In 2019-20 there were 212 convictions under the Domestic Abuse (Scotland) Act 2018, with a further 383 convictions in 2020-21. This was out of 252 and 420 people proceeded against, respectively, giving conviction rates of 84% and 91%. Although this crime came into effect at the start of 2019-20, the full course of conduct had to have taken place on or after 1 April 2019. Therefore there will have been a time lag before such crimes could be reported, hence 2019-20 does not effectively cover a full year under the Act. The majority of people (62% in 2019-20 and 56% in 2020-21) convicted under this Act received a community sentence. Just under a fifth (18% in 2019-20 and 19% in 2020-21) received a custodial sentence with an average sentence length of around a year (363 days in 2019-20 and 438 days in 2020-21). This was the only crime type to show an increase in the number of proceedings in 2020-21, when the COVID-19 pandemic and subsequent court closures impacted heavily on the capacity for cases to be heard in court.
A statutory aggravation for domestic abuse involving a child can be applied to crimes under the Domestic Abuse (Scotland) Act 2018. There were 39 convictions for this aggravation in 2019-20 and 90 convictions in 2020-21. As stated above, as the Act came into effect for a course of conduct committed on or after 1 April 2019 the 2019-20 data does not effectively cover a full year.
The Abusive Behaviour and Sexual Harm (Scotland) Act 2016 created a statutory aggravation of domestic abuse which came into force in April 2017. This can be applied to any relevant crime or offence (for example to Common assault). Where this aggravation was proven against the main charge 8,174 people were convicted in 2019-20, with 6,515 such convictions in 2020-21. The 2019-20 figure represents a 5% increase from the 7,751 convictions in 2018-19.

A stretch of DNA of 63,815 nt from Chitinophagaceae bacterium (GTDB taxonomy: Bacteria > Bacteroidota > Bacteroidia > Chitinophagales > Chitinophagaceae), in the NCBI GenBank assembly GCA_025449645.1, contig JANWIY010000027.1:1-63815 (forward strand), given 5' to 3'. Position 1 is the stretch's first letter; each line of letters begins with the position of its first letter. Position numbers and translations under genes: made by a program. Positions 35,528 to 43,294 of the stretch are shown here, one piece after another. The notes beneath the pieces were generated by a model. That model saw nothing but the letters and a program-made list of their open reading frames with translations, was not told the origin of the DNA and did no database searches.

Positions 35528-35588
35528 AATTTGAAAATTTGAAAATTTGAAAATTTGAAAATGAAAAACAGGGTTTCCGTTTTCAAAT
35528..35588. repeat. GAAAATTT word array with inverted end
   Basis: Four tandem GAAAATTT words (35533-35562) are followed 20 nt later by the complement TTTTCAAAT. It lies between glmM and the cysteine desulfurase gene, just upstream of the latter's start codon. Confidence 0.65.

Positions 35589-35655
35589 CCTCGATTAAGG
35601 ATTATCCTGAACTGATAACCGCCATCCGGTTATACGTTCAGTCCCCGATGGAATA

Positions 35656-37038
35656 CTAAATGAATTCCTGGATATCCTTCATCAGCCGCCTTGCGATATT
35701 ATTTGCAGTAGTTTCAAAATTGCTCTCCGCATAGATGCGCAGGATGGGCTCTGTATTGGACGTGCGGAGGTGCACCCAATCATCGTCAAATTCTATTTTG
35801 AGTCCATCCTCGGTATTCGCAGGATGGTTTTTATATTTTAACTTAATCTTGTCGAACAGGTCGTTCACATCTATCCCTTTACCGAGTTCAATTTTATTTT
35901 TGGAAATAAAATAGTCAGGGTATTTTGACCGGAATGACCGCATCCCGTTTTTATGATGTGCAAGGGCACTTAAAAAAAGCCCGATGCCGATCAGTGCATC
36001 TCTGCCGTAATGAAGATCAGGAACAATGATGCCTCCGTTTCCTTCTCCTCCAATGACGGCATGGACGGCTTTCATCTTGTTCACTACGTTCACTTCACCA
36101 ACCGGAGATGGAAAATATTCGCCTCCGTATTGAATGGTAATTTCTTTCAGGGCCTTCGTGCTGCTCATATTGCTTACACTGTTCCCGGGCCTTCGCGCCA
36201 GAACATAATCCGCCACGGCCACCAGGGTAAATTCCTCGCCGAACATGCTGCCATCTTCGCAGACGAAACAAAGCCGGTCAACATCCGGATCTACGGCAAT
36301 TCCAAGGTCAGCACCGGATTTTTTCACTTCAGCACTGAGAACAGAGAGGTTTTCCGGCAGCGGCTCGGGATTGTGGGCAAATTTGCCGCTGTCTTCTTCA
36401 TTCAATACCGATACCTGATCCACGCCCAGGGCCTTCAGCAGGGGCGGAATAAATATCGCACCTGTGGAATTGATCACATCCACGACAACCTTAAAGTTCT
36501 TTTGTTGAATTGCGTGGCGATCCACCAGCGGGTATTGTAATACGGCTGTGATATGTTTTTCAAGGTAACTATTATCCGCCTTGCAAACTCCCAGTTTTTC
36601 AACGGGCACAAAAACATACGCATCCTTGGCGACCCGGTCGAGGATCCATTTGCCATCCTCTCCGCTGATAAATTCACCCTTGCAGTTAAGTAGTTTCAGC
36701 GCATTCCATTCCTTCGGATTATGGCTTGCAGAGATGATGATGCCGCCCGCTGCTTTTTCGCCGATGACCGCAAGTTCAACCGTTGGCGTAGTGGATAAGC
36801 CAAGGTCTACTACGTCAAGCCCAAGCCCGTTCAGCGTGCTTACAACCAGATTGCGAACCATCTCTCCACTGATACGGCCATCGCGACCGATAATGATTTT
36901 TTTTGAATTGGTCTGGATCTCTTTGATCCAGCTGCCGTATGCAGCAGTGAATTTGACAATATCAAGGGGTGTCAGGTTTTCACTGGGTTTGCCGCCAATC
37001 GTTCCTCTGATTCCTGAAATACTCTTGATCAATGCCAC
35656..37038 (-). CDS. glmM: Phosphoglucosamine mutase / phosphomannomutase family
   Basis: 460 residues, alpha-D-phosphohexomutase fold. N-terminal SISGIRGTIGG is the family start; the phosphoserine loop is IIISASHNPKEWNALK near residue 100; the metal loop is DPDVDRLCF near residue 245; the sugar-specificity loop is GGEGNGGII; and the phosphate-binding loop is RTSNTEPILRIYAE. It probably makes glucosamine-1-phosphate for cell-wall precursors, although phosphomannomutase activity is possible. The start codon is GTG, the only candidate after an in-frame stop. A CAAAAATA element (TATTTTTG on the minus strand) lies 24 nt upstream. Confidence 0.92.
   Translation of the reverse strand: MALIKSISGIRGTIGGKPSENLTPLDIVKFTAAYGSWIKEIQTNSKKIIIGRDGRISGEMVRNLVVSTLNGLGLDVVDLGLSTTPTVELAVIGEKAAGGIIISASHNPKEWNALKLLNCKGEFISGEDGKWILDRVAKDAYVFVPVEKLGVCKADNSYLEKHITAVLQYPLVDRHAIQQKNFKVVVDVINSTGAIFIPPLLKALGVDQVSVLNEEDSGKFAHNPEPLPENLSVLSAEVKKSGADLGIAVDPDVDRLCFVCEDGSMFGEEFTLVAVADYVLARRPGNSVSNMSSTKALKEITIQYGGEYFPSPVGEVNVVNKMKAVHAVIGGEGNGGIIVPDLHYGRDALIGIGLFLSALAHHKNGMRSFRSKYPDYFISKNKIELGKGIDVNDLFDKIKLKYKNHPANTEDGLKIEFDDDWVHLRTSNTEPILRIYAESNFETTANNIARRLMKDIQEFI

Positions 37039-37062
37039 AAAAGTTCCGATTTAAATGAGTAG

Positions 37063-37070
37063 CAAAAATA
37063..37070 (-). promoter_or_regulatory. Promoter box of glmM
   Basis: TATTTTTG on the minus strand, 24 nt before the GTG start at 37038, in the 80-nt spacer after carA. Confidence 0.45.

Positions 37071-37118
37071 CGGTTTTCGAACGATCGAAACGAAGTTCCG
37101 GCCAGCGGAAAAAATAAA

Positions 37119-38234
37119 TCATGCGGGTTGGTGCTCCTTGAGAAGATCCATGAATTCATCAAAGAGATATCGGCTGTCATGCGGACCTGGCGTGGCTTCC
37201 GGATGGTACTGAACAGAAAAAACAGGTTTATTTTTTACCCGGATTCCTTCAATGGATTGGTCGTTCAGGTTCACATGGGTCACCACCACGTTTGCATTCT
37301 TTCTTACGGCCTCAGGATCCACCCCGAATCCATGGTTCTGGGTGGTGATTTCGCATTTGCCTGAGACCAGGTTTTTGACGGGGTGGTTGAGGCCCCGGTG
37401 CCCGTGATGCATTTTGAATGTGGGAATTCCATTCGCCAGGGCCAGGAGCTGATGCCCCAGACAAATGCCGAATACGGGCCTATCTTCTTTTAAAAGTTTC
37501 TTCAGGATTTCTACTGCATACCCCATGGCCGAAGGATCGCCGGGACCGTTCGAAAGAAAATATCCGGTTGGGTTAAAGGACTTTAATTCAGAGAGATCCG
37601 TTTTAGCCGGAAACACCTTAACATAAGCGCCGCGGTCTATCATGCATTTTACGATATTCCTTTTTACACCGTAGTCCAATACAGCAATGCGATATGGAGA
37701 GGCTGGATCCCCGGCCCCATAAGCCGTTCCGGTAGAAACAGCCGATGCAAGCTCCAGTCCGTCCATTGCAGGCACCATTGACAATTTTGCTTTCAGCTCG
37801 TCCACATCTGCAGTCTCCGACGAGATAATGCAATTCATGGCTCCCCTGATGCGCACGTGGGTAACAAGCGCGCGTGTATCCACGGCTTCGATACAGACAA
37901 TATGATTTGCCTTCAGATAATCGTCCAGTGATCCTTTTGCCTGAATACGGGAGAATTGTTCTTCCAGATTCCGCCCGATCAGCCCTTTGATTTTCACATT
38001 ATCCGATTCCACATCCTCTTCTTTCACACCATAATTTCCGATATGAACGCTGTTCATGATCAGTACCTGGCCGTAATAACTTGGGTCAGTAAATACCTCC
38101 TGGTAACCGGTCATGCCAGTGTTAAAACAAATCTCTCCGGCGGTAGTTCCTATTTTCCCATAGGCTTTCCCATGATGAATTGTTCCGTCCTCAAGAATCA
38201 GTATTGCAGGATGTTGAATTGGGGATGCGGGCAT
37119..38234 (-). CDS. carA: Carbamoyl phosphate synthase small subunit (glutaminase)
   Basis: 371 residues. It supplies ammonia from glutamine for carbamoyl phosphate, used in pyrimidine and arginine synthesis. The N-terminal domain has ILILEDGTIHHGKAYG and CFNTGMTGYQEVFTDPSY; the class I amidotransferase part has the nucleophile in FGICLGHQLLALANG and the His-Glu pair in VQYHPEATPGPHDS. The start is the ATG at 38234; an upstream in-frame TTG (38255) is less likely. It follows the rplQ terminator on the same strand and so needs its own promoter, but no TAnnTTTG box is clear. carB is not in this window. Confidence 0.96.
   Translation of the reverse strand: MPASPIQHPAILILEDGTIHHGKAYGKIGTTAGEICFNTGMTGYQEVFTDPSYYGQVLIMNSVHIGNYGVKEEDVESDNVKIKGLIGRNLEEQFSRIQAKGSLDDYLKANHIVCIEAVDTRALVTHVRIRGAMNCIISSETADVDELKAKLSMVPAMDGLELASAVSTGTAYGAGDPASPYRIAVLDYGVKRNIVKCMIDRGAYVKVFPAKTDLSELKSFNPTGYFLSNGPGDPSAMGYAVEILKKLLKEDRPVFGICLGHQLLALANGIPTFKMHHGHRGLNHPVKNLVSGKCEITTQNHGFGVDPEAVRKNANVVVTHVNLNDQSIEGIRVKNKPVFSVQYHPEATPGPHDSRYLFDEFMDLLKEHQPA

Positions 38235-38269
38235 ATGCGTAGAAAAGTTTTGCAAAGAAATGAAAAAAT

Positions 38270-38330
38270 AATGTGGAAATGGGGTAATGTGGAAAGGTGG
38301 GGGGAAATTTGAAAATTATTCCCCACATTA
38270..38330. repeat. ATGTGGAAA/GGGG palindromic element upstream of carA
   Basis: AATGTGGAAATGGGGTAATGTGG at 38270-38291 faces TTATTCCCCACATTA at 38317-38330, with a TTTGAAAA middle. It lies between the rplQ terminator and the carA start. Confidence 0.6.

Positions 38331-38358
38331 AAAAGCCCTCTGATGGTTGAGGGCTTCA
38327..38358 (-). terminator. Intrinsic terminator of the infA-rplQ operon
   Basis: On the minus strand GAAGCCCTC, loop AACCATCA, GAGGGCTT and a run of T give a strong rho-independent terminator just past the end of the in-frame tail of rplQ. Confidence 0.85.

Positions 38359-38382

The CHS also includes some codes that are not statutory, but are used as identifiers to highlight particular cases to the police, COPFS, or Scottish Courts and Tribunals Service. This includes an identifier for domestic abuse, which identifies domestic abuse related charges for operational purposes, whether or not the statutory domestic abuse aggravation applies to them. There were 9,420 convictions where a domestic abuse identifier was recorded against the main charge in 2019-20 and 7,577 convictions in 2020-21. The 2019-20 figure represents an increase of 2% from 2018-19 (9,205 convictions). 2019-20 was the first increase following successive decreases dating back to 2015-16.
Note that the introduction of the new domestic abuse crime under the Domestic Abuse (Scotland) Act 2018 in 2019-20 may have affected the number of convictions with a domestic abuse identifier or statutory aggravation. This crime covers a course of conduct. Before the introduction of the crime, this may have resulted in multiple convictions for different offences at different times, each with the statutory aggravation and/or identifier applied, whereas now they may result in a single conviction (with a more severe penalty).